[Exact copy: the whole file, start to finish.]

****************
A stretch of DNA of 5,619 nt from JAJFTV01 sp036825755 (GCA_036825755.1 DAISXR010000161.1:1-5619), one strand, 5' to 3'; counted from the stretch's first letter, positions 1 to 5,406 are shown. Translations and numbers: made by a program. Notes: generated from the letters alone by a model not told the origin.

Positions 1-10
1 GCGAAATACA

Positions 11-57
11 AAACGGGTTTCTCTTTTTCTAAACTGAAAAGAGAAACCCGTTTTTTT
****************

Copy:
A stretch of DNA of 5,619 nt from JAJFTV01 sp036825755 (GCA_036825755.1 DAISXR010000161.1:1-5619), one strand, 5' to 3'; counted from the stretch's first letter, positions 1 to 5,406 are shown. Translations and numbers: made by a program. Notes: generated from the letters alone by a model not told the origin.

Positions 1-10
1 GCGAAATACA

Positions 11-57
11 AAACGGGTTTCTCTTTTTCTAAACTGAAAAGAGAAACCCGTTTTTTT